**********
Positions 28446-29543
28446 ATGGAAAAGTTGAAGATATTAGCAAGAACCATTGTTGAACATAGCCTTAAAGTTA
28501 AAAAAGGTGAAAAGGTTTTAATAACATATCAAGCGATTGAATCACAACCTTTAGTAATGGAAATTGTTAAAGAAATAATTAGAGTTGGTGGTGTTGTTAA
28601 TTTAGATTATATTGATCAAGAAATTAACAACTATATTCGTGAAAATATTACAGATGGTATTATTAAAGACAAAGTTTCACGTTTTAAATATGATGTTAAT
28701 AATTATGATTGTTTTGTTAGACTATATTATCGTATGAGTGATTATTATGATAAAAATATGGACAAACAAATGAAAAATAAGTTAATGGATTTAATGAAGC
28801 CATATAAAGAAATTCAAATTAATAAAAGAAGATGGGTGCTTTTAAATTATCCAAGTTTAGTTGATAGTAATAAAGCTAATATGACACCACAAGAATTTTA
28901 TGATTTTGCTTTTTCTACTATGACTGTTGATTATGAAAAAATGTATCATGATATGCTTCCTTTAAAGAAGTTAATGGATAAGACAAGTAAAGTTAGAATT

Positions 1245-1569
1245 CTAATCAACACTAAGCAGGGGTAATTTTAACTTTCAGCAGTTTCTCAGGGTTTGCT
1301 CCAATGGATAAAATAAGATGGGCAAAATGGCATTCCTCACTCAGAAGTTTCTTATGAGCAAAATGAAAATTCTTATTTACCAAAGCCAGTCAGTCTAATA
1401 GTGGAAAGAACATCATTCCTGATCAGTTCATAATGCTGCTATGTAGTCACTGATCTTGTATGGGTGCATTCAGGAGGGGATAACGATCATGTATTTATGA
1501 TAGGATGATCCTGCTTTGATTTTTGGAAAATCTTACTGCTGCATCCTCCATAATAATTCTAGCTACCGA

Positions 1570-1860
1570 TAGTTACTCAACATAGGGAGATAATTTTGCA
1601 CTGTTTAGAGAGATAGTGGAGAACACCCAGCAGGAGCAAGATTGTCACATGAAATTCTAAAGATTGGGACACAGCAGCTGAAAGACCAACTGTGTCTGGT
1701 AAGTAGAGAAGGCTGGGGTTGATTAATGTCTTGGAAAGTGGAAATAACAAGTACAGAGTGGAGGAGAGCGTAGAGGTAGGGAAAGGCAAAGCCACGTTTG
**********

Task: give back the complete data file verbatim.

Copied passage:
Positions 28446-29543
28446 ATGGAAAAGTTGAAGATATTAGCAAGAACCATTGTTGAACATAGCCTTAAAGTTA
28501 AAAAAGGTGAAAAGGTTTTAATAACATATCAAGCGATTGAATCACAACCTTTAGTAATGGAAATTGTTAAAGAAATAATTAGAGTTGGTGGTGTTGTTAA
28601 TTTAGATTATATTGATCAAGAAATTAACAACTATATTCGTGAAAATATTACAGATGGTATTATTAAAGACAAAGTTTCACGTTTTAAATATGATGTTAAT
28701 AATTATGATTGTTTTGTTAGACTATATTATCGTATGAGTGATTATTATGATAAAAATATGGACAAACAAATGAAAAATAAGTTAATGGATTTAATGAAGC
28801 CATATAAAGAAATTCAAATTAATAAAAGAAGATGGGTGCTTTTAAATTATCCAAGTTTAGTTGATAGTAATAAAGCTAATATGACACCACAAGAATTTTA
28901 TGATTTTGCTTTTTCTACTATGACTGTTGATTATGAAAAAATGTATCATGATATGCTTCCTTTAAAGAAGTTAATGGATAAGACAAGTAAAGTTAGAATT

Positions 1245-1569
1245 CTAATCAACACTAAGCAGGGGTAATTTTAACTTTCAGCAGTTTCTCAGGGTTTGCT
1301 CCAATGGATAAAATAAGATGGGCAAAATGGCATTCCTCACTCAGAAGTTTCTTATGAGCAAAATGAAAATTCTTATTTACCAAAGCCAGTCAGTCTAATA
1401 GTGGAAAGAACATCATTCCTGATCAGTTCATAATGCTGCTATGTAGTCACTGATCTTGTATGGGTGCATTCAGGAGGGGATAACGATCATGTATTTATGA
1501 TAGGATGATCCTGCTTTGATTTTTGGAAAATCTTACTGCTGCATCCTCCATAATAATTCTAGCTACCGA

Positions 1570-1860
1570 TAGTTACTCAACATAGGGAGATAATTTTGCA
1601 CTGTTTAGAGAGATAGTGGAGAACACCCAGCAGGAGCAAGATTGTCACATGAAATTCTAAAGATTGGGACACAGCAGCTGAAAGACCAACTGTGTCTGGT
1701 AAGTAGAGAAGGCTGGGGTTGATTAATGTCTTGGAAAGTGGAAATAACAAGTACAGAGTGGAGGAGAGCGTAGAGGTAGGGAAAGGCAAAGCCACGTTTG